mountain, the Stradone, or main street, drew the republic into war with Venice and Byzantium; and runs along a narrow valley which, until the 13th century, in the 12th century it was attacked by the Bosnians and Serbs. was a marshy channel, dividing the Latin island of Ragusa From 1205 to 1358 it acknowledged Venetian suzerainty; its from the Slavonic settlement of Dubrovnik, on the lower slopes chief magistrate was the Venetian count; and its archbishops, of Monte Sergio. Parallel to the Stradone, on the north, is the who wielded much political influence, were often Venetian Prijeki, a long, very narrow street, flanked by tall houses with nominees. The constitution took shape during this period, overhanging balconies, and greatly resembling a Venetian and the first statute-book was published in 1272. Only alley. Despite the havoc wrought by earthquake in 1667, the patricians could hold office in the senate, grand council and whole city is rich in antiquarian interest. It possesses one lesser council, three bodies which shared the work of governchurch, of the Byzantine period, which is mentioned in 13th-ment with the count, or, after 1358, the rector. The ancient century documents as even then of great age. Two stately popular assembly was almost obsolete before the 14th century, convents of the 14th century stand at the ends of the city; | Ragusan policy was usually peaceful, and disputes with other for the Franciscans were set to guard the western gate, or Porta | nations were frequently arranged by a system of arbitration Pile, against the hostile Slavs, while the Dominicans kept the called stanicum. To refugees of all nations, even to those who eastern gate, or Porta Ploce. The Franciscan cloister is a fine had been its own bitter foes, the city afforded asylum; and specimen of late Romanesque; that of the Dominicans is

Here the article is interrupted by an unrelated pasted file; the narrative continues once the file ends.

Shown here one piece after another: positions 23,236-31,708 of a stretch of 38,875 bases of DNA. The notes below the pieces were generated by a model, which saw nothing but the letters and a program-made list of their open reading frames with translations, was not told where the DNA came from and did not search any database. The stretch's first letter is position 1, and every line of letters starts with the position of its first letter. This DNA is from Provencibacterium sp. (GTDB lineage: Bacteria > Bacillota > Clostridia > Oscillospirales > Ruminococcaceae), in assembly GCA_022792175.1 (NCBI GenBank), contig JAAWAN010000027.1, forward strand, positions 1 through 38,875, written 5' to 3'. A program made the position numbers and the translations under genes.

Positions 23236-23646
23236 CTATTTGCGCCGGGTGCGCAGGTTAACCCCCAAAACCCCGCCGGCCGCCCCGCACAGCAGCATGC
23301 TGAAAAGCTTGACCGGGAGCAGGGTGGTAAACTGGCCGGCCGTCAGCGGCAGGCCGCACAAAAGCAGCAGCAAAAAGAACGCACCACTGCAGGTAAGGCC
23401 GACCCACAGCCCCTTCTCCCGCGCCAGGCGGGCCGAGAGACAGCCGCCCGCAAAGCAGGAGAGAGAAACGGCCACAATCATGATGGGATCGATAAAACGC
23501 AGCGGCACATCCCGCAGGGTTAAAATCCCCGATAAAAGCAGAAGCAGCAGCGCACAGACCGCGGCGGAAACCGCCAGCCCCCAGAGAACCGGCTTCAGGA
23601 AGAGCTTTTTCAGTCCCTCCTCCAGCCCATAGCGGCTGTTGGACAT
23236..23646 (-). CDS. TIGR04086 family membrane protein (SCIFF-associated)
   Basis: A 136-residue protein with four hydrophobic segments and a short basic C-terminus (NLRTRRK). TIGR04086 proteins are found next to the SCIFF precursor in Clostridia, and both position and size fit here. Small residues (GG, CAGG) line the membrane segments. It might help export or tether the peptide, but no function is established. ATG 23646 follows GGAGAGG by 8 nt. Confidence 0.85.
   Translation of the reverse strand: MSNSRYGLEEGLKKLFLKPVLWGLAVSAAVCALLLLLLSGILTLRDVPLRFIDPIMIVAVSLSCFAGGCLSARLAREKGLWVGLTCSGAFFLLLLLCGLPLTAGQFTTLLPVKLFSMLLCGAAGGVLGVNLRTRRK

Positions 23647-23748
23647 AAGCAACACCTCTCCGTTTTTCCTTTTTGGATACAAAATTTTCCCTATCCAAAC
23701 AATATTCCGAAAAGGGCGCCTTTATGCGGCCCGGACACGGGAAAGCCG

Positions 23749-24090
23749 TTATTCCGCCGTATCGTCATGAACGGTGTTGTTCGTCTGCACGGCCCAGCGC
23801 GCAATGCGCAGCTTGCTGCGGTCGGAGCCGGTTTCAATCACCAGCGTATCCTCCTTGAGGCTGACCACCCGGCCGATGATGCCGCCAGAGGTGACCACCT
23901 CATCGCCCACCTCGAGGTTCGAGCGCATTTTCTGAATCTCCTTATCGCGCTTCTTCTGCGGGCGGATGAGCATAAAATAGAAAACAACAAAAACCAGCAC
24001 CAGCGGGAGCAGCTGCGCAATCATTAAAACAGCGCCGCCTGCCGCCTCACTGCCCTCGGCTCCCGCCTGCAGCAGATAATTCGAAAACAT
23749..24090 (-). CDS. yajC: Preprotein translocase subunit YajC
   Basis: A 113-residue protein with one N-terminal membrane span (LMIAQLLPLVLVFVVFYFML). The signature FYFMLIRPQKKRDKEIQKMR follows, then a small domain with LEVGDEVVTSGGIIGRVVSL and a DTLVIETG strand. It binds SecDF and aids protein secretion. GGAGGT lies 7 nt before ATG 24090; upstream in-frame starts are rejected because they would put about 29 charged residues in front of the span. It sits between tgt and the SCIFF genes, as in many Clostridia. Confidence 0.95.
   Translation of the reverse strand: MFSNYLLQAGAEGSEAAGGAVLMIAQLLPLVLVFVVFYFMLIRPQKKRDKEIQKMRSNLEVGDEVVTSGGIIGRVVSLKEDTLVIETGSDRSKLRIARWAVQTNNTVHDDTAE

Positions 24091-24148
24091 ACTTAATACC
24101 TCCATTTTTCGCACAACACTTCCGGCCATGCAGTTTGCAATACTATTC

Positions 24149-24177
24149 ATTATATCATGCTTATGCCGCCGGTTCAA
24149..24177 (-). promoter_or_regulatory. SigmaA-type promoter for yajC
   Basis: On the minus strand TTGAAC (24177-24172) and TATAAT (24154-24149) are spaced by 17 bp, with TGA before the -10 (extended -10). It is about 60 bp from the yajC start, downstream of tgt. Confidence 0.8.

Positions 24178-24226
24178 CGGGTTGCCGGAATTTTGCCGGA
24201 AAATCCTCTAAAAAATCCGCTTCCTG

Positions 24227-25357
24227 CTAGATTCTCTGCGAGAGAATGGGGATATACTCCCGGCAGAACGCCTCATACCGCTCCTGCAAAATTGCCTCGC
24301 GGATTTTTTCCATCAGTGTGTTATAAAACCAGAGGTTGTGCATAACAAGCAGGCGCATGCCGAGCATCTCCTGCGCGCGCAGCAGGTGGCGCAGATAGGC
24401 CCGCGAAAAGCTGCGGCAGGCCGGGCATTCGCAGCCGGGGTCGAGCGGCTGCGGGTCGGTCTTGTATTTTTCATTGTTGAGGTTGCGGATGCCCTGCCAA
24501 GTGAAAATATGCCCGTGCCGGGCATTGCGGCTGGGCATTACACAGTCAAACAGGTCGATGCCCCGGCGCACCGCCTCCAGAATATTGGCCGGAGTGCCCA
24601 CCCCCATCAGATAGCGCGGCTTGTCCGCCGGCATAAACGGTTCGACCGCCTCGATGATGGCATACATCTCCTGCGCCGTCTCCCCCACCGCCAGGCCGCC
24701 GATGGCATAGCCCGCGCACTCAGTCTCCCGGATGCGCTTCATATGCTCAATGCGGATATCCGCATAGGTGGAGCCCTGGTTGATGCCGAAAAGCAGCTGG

is by means of treaty and tribute it worked its way to a position ferior, though of later date. The Dominican church of mercantile power which Europe could hardly parallel. It is approached by a sloping flagged lane, having on one was conveniently situated at the sea ward end of a great trade side a beautifully ornamented balustrade of the 18th century. route, which bifurcated at Plevlje to Byzantium and the Another 14th-century building is the Sponza, or custom-house, Danube. A compact with the Turks, made in 1370 and renewed from which the state derived its principal revenue. A fountain in the next century, saved Ragusa from the fate of its more and a curious clock-tower in the Piazza, which terminates the powerful neighbours, Servia and Byzantium, besides enabling Stradone towards the east, were erected by Onofrio, the archi-the Ragusan caravans to penetrate into Hungary, Croatia, tect and engineer whose aqueduct, built about 1440; supplied Bosnia, Servia, Bulgaria and Rumania. From 1358 to 1526 Ragusa with water from the ncighbouring hills. The Rector's the republic was a vassal state of Hungary, and no longer Palace, another noteworthy example of late Romanesque, controlled by its greatest commercial rival. It acquired, combined with Venetian Gothic, is one of the masterpieces of among other territories, the important ship-building and saltDalmatian architecture. It has a fine façade of six arches, producing centre Stagno Grande (Ston V diki), on the promon. and the capitals of the supporting pillars are very curiously tory of Sabbioncello; and from 1413 to 1416 it held the islands carved. Especially interesting is the figure of Aesculapius, of Curzola, Brazza and Lesina by lease from Hungary. Meanwhose traditional birthplace was Epidaurum or Epidaurus, while, Ragusan vessels were known not only in Italy, Sicily, the parent city of Ragusa. The cathedral dates from the Spain, Greece, the Levant and Egypt, but in the more northern 18th century; and to the same period belongs another church, parts of Europe. The English language retains in the word rebuilt after a fire, but originally erected as a votive offering “argosy” a reminiscence of the carracks of Ragusa, long after the pestilence of 1348, and dedicated to San Biagio (St known to Englishmen as Argouse, Argusa or Aragosa. In the Blaize), the patron of Ragusa, whose name and effigy con- | 16th century the Ragusan merchants went even to India and tinually appear on coins and buildings. Among many fine pieces | America, but they were unable to compete with their rivals of jewellers' work preserved in the ecclesiastical treasuries may from western Europe. Many of their seamen took service be mentioned the silver statuette of San Biagio, and the reli- with Spain; and twelve of their finest ships were lost with the quary which contains his skull-a 17th-century casket in filigree Invincible Armada in 1588. After 1526 the downfall of Hunand enamels with Byzantine medallions of the uith or 12th gary left Ragusa free; and about this time a great developcentury.